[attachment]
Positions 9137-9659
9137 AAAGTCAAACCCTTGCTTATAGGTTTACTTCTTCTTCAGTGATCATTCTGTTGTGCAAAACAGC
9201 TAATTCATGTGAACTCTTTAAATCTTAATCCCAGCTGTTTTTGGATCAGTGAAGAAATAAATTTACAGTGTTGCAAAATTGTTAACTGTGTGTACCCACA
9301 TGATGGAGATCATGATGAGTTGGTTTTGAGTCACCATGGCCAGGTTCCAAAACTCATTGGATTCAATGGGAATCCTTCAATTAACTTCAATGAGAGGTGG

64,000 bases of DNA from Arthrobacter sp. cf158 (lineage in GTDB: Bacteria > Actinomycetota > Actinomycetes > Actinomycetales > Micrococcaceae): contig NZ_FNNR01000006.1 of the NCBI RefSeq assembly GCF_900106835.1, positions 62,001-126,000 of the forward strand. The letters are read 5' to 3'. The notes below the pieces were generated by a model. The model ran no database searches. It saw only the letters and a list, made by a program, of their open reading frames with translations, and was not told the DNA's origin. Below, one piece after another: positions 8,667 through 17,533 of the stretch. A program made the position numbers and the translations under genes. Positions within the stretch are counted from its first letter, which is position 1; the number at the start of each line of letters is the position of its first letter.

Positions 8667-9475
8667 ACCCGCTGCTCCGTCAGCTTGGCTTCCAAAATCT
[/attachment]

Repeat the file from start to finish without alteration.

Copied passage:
Positions 9137-9659
9137 AAAGTCAAACCCTTGCTTATAGGTTTACTTCTTCTTCAGTGATCATTCTGTTGTGCAAAACAGC
9201 TAATTCATGTGAACTCTTTAAATCTTAATCCCAGCTGTTTTTGGATCAGTGAAGAAATAAATTTACAGTGTTGCAAAATTGTTAACTGTGTGTACCCACA
9301 TGATGGAGATCATGATGAGTTGGTTTTGAGTCACCATGGCCAGGTTCCAAAACTCATTGGATTCAATGGGAATCCTTCAATTAACTTCAATGAGAGGTGG

64,000 bases of DNA from Arthrobacter sp. cf158 (lineage in GTDB: Bacteria > Actinomycetota > Actinomycetes > Actinomycetales > Micrococcaceae): contig NZ_FNNR01000006.1 of the NCBI RefSeq assembly GCF_900106835.1, positions 62,001-126,000 of the forward strand. The letters are read 5' to 3'. The notes below the pieces were generated by a model. The model ran no database searches. It saw only the letters and a list, made by a program, of their open reading frames with translations, and was not told the DNA's origin. Below, one piece after another: positions 8,667 through 17,533 of the stretch. A program made the position numbers and the translations under genes. Positions within the stretch are counted from its first letter, which is position 1; the number at the start of each line of letters is the position of its first letter.

Positions 8667-9475
8667 ACCCGCTGCTCCGTCAGCTTGGCTTCCAAAATCT